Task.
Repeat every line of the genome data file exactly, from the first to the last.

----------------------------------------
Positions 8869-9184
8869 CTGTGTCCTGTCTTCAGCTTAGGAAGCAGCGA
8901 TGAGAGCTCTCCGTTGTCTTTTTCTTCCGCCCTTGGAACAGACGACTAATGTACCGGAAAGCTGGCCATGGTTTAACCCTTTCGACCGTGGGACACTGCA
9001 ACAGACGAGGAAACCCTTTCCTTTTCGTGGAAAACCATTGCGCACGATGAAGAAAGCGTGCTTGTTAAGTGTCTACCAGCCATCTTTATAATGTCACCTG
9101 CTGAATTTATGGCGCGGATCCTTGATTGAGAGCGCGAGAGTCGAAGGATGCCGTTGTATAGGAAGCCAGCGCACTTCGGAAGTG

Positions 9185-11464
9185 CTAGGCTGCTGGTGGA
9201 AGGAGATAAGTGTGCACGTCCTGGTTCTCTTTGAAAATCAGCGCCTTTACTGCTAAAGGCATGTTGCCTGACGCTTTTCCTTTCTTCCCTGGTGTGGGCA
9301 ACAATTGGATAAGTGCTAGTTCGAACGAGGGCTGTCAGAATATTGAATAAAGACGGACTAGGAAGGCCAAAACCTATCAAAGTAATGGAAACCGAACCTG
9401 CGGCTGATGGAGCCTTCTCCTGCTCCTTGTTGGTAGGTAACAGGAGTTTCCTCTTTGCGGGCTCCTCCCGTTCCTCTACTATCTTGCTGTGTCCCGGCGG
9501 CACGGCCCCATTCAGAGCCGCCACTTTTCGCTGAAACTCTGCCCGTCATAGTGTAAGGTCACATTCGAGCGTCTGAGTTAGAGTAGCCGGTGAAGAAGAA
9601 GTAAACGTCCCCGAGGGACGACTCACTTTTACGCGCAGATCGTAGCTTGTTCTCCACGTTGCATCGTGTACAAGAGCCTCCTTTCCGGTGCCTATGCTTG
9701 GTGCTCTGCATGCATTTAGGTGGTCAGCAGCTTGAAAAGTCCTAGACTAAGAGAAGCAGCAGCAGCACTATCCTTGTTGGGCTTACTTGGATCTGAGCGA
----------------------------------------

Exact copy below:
Positions 8869-9184
8869 CTGTGTCCTGTCTTCAGCTTAGGAAGCAGCGA
8901 TGAGAGCTCTCCGTTGTCTTTTTCTTCCGCCCTTGGAACAGACGACTAATGTACCGGAAAGCTGGCCATGGTTTAACCCTTTCGACCGTGGGACACTGCA
9001 ACAGACGAGGAAACCCTTTCCTTTTCGTGGAAAACCATTGCGCACGATGAAGAAAGCGTGCTTGTTAAGTGTCTACCAGCCATCTTTATAATGTCACCTG
9101 CTGAATTTATGGCGCGGATCCTTGATTGAGAGCGCGAGAGTCGAAGGATGCCGTTGTATAGGAAGCCAGCGCACTTCGGAAGTG

Positions 9185-11464
9185 CTAGGCTGCTGGTGGA
9201 AGGAGATAAGTGTGCACGTCCTGGTTCTCTTTGAAAATCAGCGCCTTTACTGCTAAAGGCATGTTGCCTGACGCTTTTCCTTTCTTCCCTGGTGTGGGCA
9301 ACAATTGGATAAGTGCTAGTTCGAACGAGGGCTGTCAGAATATTGAATAAAGACGGACTAGGAAGGCCAAAACCTATCAAAGTAATGGAAACCGAACCTG
9401 CGGCTGATGGAGCCTTCTCCTGCTCCTTGTTGGTAGGTAACAGGAGTTTCCTCTTTGCGGGCTCCTCCCGTTCCTCTACTATCTTGCTGTGTCCCGGCGG
9501 CACGGCCCCATTCAGAGCCGCCACTTTTCGCTGAAACTCTGCCCGTCATAGTGTAAGGTCACATTCGAGCGTCTGAGTTAGAGTAGCCGGTGAAGAAGAA
9601 GTAAACGTCCCCGAGGGACGACTCACTTTTACGCGCAGATCGTAGCTTGTTCTCCACGTTGCATCGTGTACAAGAGCCTCCTTTCCGGTGCCTATGCTTG
9701 GTGCTCTGCATGCATTTAGGTGGTCAGCAGCTTGAAAAGTCCTAGACTAAGAGAAGCAGCAGCAGCACTATCCTTGTTGGGCTTACTTGGATCTGAGCGA